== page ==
Read the rest of the article for a more in depth examination.
debunking the myth of consistency – Sometimes hearing this mantra makes me cringe, for a number of reasons. This is a good perspective. (Good stuff-I’ve quoted almost the entire post below with this one!)
“Good parenting comes down to one thing: you just need to be consistent.”
How many times, before becoming a mom and since, have I heard some variation of these words? They used to petrify me.
What if I wasn’t consistent enough? Would my children be forever doomed–would they be unruly brats? Would the eyes of other moms everywhere look at me, shake their heads and say “if only she’d been consistent.”
To me consistency meant responding to the same offence with the same response. When they do x, I do y. When they do x again, I do y again. If I fail to do y, I’ve failed–period.
Having been a mom for over eight years now, let me tell you: That is not what consistency means!
Being consistent means being there. It means responding when you need to respond, in the way you need to respond. It means taking the time to figure that out, to address each child as an individual. It means treating our children the way we hope they will one day treat us. It means acknowledging that we can’t solve our kids like mathematical equations, we must relate to them from the heart.
Please don’t let the myth of consistency confuse you. Good parenting may come down to one thing, but it isn’t consistency.
Good parenting comes down to relationship.
15 Things I Want to Tell My Third Culture Kids – My husband grew up with several chunks of his life as a “Third Culture Kid,” and I hope that at some point my children will also have that experience. I know I have friends in this situation, or those who will be. May this encourage.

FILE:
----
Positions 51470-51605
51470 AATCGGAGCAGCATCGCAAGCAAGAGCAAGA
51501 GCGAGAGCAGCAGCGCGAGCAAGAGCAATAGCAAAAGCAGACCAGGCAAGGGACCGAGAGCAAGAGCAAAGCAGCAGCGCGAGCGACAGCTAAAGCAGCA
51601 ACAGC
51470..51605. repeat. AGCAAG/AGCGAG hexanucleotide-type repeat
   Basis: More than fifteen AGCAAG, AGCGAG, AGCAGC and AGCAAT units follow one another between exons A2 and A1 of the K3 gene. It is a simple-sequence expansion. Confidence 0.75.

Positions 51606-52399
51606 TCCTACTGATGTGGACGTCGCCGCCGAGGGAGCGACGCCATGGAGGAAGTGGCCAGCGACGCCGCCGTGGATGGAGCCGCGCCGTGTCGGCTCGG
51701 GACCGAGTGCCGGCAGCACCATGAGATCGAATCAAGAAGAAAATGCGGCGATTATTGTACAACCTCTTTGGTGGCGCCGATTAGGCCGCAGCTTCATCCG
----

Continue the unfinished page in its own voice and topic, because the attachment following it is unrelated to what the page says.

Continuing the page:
“I don’t know what it is like. I know what it is like to parent a TCK but I don’t know what it is like to bea TCK. I’ve read books and listened to talks and attended seminars but you are forging a path I have not walked. I’ve got your back and I’ve got a box full of Kleenex and an ache in my belly from our shared laughter. I do not know what your particular journey is like but I will hold your hand, fierce, until the very end.”
“ am thrilled for the things this life has given you. Adventure and a wide-cracked-open worldview. The opportunity to trust God when nothing around makes sense or when everything around makes sense. Friends all over the world of diverse faith and languages and skin colors and food preferences and economic levels. Multiple language fluency. Creativity and the intrinsic ability to look outside the box, to see from another person’s perspective. Real gratitude, stemming from an understanding that things are fleeting, gratitude for relationships and for time spent in togetherness. Adaptability. Courage.Courage. Courage.”